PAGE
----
Racism wins when justice fails

Photo+courtesy+of+Al+Diaz%2FMiami+Herald%2FTNS

Photo courtesy of Al Diaz/Miami Herald/TNS

Alicia Zerai

Photo courtesy of Al Diaz/Miami Herald/TNS

Photo courtesy of Al Diaz/Miami Herald/TNS

Do you really expect us to believe that this is a post-racial society that we are living in? How is that possible, when there are factual, innocent deaths of African American citizens happening all around us?

With social media at our fingertips 24 hours a day, seven days a week, the truth is no longer hidden and marginalized voices demand to be heard. Not just for the sake of the recent innocent lives that have been taken away from us by the police force. This is for our families and friends and the many more that we as a society fear will be taken from us.

It comes as no surprise the viral effects stirred by the Garner case, and as we just started to digest the harsh aftermath of the unjust ruling of Michael Brown’s case, we are faced with the shock of yet another unlawful indictment.

Dec. 4, the grand jury announced no charges against Daniel Pantaleo, the officer that was caught on camera for choking and killing the innocent life of Garner.

Eric Garner:

If you are one of the select few that successfully managed to exclude yourself from social media, or the world for that matter, on Dec. 4. Pantaleo, an NYPD police officer was caught on camera for forcefully and without any obvious reason, putting Garner into a chokehold. This event killed Garner and Pantaleo was not indicted by a grand jury.

The Scene: Staten Island, NY- July 2014.

Garner, a black male was unarmed and illegally selling untaxed cigarettes on the sidewalk when two police officers approached him and after a minor argument tackled Garner to the ground. Next, while on the ground, Pantaleo, continued to wrap his arms around Garner’s neck (in a chokehold position, which is banned from use in the NYPD), resulting in Garner’s death.

Yes, Garner said a couple words of rebuttal but as shown on the videotape, that was filmed by an eyewitness standing near by, Garner never used any force, nor was he shown as what police officers would consider a threat. Or, better yet, is the selling of illegal cigarettes as a reason to choke and kill a man?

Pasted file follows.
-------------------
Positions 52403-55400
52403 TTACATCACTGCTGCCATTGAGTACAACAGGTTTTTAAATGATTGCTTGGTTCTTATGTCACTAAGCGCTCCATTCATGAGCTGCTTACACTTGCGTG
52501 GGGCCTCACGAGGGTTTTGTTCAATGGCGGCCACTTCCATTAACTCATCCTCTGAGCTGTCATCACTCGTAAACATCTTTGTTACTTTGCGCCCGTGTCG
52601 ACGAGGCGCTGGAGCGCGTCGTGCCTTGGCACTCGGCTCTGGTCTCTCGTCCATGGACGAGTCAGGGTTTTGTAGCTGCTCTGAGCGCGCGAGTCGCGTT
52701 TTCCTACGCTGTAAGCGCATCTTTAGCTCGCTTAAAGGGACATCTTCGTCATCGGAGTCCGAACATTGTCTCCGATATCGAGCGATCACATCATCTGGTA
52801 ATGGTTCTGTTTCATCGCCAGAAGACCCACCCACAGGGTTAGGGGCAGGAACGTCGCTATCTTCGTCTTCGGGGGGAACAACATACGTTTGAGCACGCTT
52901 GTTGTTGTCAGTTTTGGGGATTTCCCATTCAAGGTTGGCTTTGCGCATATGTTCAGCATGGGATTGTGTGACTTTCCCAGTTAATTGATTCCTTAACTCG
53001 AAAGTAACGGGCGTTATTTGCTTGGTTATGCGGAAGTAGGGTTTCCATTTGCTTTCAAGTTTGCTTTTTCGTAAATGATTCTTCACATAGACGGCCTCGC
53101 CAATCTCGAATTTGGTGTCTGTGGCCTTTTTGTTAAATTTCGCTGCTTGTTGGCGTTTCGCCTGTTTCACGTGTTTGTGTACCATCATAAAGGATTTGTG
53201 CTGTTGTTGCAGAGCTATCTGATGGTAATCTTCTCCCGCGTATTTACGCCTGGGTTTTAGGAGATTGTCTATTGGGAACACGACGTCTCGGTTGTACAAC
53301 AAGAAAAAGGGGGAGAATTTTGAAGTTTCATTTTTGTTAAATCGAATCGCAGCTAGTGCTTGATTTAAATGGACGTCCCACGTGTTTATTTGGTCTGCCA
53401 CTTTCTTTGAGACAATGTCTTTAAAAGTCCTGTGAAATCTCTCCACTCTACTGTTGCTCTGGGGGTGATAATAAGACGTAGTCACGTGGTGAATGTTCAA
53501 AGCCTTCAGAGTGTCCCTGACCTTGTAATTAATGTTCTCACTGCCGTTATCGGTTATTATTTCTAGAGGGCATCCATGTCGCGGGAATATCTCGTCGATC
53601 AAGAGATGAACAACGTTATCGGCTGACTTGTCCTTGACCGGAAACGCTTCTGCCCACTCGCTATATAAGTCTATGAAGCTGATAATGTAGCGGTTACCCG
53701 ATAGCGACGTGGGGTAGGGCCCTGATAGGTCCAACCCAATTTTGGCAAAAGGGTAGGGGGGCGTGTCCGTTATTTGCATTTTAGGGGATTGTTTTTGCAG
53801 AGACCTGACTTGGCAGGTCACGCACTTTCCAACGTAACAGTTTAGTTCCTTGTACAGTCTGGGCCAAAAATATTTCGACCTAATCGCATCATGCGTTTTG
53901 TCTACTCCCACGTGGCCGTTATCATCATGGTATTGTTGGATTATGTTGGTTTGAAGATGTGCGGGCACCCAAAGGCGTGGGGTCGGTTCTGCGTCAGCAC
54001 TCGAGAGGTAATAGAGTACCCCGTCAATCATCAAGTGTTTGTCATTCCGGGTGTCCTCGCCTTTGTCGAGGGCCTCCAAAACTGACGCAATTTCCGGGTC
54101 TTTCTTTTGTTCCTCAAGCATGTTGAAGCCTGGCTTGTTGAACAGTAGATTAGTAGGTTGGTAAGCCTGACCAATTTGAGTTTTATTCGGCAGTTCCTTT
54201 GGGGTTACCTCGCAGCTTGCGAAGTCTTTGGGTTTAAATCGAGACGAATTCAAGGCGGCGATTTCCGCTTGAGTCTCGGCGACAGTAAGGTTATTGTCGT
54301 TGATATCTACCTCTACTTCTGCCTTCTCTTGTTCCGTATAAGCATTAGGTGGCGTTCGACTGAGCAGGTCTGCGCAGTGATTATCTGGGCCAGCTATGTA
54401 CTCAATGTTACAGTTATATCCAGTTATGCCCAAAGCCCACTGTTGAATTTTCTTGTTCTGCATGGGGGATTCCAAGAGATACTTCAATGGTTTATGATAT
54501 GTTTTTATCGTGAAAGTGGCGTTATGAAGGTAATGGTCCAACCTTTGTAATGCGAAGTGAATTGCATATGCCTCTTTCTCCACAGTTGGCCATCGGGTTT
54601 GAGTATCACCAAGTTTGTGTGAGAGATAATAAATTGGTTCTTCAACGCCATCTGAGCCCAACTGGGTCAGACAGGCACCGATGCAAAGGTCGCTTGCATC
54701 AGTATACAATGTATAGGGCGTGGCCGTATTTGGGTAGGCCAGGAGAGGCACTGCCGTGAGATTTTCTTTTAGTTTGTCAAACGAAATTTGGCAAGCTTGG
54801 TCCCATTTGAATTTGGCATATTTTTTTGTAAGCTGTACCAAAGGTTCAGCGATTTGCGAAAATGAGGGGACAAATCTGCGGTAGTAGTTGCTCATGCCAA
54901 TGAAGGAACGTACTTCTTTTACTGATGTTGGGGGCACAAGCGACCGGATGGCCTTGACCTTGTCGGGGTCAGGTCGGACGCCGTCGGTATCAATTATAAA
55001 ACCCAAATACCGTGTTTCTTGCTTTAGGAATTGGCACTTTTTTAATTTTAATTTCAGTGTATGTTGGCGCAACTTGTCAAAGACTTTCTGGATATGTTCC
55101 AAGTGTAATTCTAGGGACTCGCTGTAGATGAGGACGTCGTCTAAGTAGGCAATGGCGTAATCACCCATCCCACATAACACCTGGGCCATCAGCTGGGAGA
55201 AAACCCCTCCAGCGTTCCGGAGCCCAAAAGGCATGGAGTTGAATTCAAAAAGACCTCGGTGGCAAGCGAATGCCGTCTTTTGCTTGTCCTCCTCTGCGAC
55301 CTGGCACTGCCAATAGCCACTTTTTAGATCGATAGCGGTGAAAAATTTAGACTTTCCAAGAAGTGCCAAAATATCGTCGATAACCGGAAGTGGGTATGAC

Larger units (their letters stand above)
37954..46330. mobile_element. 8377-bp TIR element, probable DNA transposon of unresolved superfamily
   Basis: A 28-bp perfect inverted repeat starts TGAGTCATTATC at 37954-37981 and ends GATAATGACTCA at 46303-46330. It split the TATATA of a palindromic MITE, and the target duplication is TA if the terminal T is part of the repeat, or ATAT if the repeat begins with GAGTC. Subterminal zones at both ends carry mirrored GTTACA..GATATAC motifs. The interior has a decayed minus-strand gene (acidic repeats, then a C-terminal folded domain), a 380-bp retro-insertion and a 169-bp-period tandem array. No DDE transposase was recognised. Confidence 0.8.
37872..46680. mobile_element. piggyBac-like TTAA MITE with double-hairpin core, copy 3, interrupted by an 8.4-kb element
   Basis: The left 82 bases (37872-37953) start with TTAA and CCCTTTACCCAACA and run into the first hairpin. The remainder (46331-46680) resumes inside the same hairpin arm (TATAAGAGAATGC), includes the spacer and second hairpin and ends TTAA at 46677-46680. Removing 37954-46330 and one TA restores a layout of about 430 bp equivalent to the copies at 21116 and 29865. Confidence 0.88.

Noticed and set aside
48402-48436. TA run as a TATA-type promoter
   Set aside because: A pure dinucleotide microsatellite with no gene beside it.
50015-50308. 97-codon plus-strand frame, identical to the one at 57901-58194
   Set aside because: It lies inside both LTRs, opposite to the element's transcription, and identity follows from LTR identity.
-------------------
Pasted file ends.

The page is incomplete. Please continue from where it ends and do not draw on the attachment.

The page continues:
Garner vs. Brown:

Although having a very similar effect on our society, with more emphasis on African Americans, this indictment could not have come at a worse time. A worse time for black people in our world and police officers alike.

Just a month prior, the Brown case reached a verdict echoing Garner’s. Brown an innocent young black man was shot six times by Darren Wilson, a white police officer. Wilson was not indicted, sparking rage and protests throughout the country. Although both cases still hold the same weight in the public eye, Brown, only 18 years old, had many more years left on this earth. This left many people to believe that there is no justice if this is the behavior that we are allowing of the officers “protecting” us.

Similar in findings, although Brown’s case has less evidence, it was very clear that both police officers used unnecessary force, prior to ending both of these lives. Garner’s case is proven on videotape, while Brown’s case was proven in autopsies and witnesses. And, the puzzle that brings both cases to an almost exact similarity, grand juries, in back-to-back month rulings, called “no Indictment” for both officers.

All charges were dropped. Police officers were set free. The Browns and Garners everywhere are still in societies’s “jail.”

Many thoughts have raced through my head as I frantically skimmed through all the social media newsfeeds and online news sites, while listening to talk show hosts and family friends, I hear so many opinions. I sometimes forget whose side I should take or what to really think of all this. I wonder if these situations may continue to prevail in our obviously corrupt system.

However, when I do take the time to quietly reflect on both cases, watch videos of Garner and Brown protestors, I can only think of one question:

“Would I be this indifferent if it was one of my own brothers?”

And the answer is, absolutely not!

Police officers are supposed to protect us, not feel inferior to us, not take every opportunity to flex their power over us. Yet we continually see it happening over and over again. Luckily, not everyone subject to police brutality has been killed but it should only take one incident for a change to take place.

I am an African-American woman, with what I would call an unusual optimistic outlook on our society. I grew up believing in a post-racial society before I even knew what it meant. With refugee parents, they had the vision of the American dream education for their five children and without any real idea of “racism” in their culture. They made sure to pass this ideology on to their children.

However, as I continue to remain optimistic, still believing that not all cops are bad and not all black people are innocent, I can’t continue to believe that racism doesn’t exist in our world. Had those men been white, there may have been a more pleasant outcome. An outcome where the victims were still alive in the end.

Yes, cameras on police uniforms are a step in the right direction but this will not change the actual issue: racism.